In 1897, the Maharaja of Cooch Behar, wrote to Lord George Hamilton, the India Secretary, asking whether his son, then at Eton, could obtain an officer commission in the British Army. Since the Maharaja was an Indian prince, and thus a “legitimate” Indian, his request was taken seriously. However, it was rejected because Indian princes were legally not British subjects, and thus were barred, according to the Act of Settlement of 1690, from holding officers’ commissions in any part of the Crown’s Armed Forces.

Undeterred by this failure, Hamilton was determined to press the princes’ cause regarding Indianisation. In 1900, he averred that, after their “...exhibition of loyalty and martial ardour [in the then ongoing Boer War] it is unjust and impolitic to deny them all prospect of military service, except in the lower grades.” 

In Lord George Curzon, the incoming Viceroy, he found a willing and like-minded ally. In June 1900, Curzon produced a proposal to set-up an Imperial Cadet Corps to meet the military aspirations of Indian princes and gentlemen. This was to be a small body of between twenty and thirty carefully selected young scions of the Indian princely and noble houses, and was to be attached to the Viceroy’s Durbar on special ceremonial occasions. For rest of their time, the cadets were to undergo a course of military training. The Corps was to be under the control of the Government of India’s Foreign Department, which handled all dealings with the princes. 

The normal course at the ICC was to last two years. However, those few cadets who showed real promise would undergo a third year of specialised military training. Upon successfully completing this third year, cadets would be granted commissions in His Majesty’s Native Indian Land Forces (HMNILF). Although these commissions entitled the holder to exercise command over “...all Native officers, soldiers, and other persons belonging to Our Native Indian Forces”, Curzon strongly preferred that holders be posted only in extra-regimental billets – as aides-de-camp, and on the staffs of general officers – where they would command nobody. 

Despite scathing criticism by certain high officials, such as the C-in-C India, General Sir Arthur Power Palmer, and Sir Charles Crosthwaite, an eminent senior Indian civil servant – who contended that the scheme was “ testing a man’s capacity as a judge by giving him a seat on a bench which never has any cases to try” – Hamilton and Curzon managed to secure London’s approval for the Corps. The Congress Party too endorsed the ICC, seeing it as “ the first instalment of a policy which will culminate in the establishment of military colleges...[where]... India[ns] may be educated and trained for a military career as commissioned officers in the Indian Army.” 

Assessing the ICC

The staff of the Corps consisted of the Commandant and the Adjutant, who were both British officers; and the Native Adjutant. The main brunt of instruction fell on the two British officers. They were assisted by a senior British NCO who handled drill. 

The academic year was divided into two terms: a cold weather term, from the beginning of November to the end of March, at Meerut Cantonment, and a hot weather term, from the end of May to the end of August, at Dehra Dun. At Meerut, cadets were housed in well-appointed tents. Accommodation was more formal at Dehra Dun: two lines, consisting of 12 rooms each, with attached bathrooms – uncommon even in Britain at the time. A separate line housed the ICC staff, the Muslim and Hindu messes, classrooms and the library. Book-learning was not emphasised. Per day, there were only three hours of classroom instruction, 30 minutes less than the draft rules stipulated. Most of the classroom time during the first year was devoted to English language instruction and arithmetic. Among the books read were Lord Roberts’ Forty-One Years in India, and RL Stevenson’s Treasure Island. While the first was a celebration of the Raj and its Indian Army in memoir form, the second was a “boys-own” adventure, inspiring masculine values. Outdoor subjects in the first year included drill and equitation. In the second and third years, military subjects, such as cavalry training, topography, administration and organisation, and tactics were introduced. The textbooks used were: Cavalry Training, Combined Training, The Manual of Military Engineering, The Manual of Field Sketching, Longman’s Geography, and Coleman’s Arithmetic. Throughout, there was a heavy emphasis on sports – especially team sports, like polo, which bred horsemanship as well as team spirit and leadership, and pig-sticking, which presumably added an unpredictable element, thought to be akin to the “fog of war.”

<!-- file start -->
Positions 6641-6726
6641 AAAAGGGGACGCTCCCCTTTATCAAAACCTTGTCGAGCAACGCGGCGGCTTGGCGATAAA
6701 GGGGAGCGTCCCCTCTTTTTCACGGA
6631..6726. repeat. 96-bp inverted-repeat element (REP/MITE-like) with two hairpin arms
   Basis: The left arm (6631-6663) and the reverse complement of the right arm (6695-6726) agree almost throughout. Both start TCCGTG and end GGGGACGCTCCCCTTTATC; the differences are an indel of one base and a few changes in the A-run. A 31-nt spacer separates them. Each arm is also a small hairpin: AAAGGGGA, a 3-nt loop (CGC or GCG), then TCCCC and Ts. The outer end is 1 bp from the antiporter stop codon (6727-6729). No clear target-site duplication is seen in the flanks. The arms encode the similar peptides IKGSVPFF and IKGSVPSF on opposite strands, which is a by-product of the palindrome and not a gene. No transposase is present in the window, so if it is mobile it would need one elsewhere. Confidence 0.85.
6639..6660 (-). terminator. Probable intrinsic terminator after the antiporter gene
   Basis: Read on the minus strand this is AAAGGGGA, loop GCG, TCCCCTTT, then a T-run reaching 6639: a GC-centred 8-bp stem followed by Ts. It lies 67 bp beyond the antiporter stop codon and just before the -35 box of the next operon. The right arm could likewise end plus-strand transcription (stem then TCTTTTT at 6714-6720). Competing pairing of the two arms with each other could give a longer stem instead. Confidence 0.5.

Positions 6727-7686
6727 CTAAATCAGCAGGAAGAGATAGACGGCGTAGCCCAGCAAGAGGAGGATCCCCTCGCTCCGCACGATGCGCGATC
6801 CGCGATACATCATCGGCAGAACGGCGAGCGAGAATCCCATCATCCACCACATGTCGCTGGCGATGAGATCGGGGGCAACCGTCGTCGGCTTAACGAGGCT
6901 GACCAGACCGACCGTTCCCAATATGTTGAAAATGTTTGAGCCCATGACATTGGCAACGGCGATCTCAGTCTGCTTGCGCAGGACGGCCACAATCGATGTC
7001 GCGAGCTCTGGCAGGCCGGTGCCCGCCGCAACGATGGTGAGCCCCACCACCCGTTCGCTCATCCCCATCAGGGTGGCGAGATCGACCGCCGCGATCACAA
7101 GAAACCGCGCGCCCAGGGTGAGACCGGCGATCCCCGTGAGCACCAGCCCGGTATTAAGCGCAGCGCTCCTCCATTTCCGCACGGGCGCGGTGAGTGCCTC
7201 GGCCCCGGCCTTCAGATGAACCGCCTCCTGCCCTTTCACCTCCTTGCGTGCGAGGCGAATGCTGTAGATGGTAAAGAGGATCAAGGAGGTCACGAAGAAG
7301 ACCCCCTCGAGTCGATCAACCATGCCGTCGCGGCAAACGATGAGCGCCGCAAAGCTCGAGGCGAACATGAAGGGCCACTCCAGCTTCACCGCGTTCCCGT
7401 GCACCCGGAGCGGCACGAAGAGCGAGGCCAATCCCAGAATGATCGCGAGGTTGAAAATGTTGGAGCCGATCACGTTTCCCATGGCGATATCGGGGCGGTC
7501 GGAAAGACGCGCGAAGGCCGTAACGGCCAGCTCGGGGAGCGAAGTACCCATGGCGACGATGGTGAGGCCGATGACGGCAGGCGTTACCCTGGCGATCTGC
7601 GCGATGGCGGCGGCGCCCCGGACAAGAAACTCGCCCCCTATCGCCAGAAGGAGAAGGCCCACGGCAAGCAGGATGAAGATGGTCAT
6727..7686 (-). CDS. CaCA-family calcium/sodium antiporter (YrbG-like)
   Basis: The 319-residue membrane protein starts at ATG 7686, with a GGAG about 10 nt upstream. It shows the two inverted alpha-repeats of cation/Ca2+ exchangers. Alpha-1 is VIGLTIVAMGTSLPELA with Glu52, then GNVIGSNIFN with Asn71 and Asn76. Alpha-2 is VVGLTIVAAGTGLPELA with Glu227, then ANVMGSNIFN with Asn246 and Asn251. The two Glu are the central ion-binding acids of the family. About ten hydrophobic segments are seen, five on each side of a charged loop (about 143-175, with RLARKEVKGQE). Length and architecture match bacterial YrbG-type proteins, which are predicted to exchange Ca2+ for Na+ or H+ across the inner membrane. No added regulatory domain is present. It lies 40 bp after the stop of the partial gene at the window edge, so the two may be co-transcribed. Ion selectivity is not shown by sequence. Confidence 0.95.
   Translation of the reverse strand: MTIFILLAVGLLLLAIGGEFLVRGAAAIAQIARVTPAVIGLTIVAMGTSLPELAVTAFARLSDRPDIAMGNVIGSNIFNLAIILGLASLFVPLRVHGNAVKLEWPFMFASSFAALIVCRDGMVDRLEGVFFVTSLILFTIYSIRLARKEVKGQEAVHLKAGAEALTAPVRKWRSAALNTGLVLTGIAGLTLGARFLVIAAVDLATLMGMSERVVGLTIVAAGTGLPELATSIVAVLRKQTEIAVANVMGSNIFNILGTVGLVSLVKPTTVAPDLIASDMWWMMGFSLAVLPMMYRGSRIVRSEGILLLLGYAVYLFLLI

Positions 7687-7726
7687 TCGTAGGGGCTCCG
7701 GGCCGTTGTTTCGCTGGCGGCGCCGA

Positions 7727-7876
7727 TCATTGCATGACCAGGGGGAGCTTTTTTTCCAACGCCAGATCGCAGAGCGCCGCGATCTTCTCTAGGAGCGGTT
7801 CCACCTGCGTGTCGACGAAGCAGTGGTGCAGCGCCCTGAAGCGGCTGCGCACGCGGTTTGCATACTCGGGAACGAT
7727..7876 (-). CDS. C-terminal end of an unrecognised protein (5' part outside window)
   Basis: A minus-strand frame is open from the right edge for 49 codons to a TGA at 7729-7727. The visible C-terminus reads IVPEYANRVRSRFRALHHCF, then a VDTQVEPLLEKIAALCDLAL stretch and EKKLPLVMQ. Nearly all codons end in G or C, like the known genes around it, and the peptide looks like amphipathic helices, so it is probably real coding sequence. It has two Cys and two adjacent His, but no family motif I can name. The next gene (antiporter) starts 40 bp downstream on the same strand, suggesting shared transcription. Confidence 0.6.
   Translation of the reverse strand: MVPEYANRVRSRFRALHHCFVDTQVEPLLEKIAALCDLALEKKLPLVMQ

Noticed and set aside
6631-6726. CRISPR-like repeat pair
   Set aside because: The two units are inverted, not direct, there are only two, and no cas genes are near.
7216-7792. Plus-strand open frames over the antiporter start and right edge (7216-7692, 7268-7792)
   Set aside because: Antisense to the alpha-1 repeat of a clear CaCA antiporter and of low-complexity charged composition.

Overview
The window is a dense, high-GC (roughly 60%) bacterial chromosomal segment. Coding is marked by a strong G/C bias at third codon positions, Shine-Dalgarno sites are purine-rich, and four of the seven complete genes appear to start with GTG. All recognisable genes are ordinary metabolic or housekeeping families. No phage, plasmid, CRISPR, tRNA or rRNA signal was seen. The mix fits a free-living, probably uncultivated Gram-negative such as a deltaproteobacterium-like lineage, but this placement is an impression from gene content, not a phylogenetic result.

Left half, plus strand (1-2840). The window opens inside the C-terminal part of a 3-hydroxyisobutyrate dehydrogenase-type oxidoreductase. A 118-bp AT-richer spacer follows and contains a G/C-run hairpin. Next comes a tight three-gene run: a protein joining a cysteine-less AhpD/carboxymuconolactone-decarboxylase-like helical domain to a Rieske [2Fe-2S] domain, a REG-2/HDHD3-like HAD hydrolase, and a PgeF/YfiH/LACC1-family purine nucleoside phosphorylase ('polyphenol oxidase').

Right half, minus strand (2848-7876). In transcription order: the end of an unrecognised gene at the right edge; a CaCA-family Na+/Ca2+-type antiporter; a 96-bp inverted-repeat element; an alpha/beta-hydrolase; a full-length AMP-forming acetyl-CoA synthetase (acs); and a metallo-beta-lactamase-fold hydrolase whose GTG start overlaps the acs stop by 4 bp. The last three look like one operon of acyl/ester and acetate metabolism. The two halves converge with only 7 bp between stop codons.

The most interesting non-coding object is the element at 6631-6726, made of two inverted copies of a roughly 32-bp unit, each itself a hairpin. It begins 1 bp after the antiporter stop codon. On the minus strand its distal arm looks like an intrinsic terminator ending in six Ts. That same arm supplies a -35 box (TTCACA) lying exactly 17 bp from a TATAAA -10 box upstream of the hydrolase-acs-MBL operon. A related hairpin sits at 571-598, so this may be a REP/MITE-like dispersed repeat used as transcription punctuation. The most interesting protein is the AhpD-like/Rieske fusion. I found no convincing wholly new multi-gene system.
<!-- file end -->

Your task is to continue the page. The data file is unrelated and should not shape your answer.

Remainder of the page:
Cadets selected for the third year course, which consisted only of military subjects, took a commissioning examination at the end of it, which became more professionalised with time. For instance, while the first one, in 1905, contained no core military subjects, the 1909 examination had a paper on military law – a fundamental cornerstone of a professional officer’s training. 

Other aspects of the Corps, however, were not so professional. Separate messes, on communal lines, were instituted. While catering to “Indian sensibilities”, this inevitably militated against the camaraderie that is the cornerstone of any professional officer corps. Cadets were also allowed to bring their personal servants, and sometimes, their private tutors. Furthermore, the Cadets’ dress and ceremonial uniform were very extravagant. Designed by Curzon himself, it was snow white, with sky-blue and gold facings and was topped by a sky-blue Sapha (Rajput style turban). Made of the finest materials, the uniform then cost a princely sum of Rs 500. The opulence and expense of the uniform was no doubt intended to appeal to extravagant tastes and the social exclusivity of the Indian aristocrats.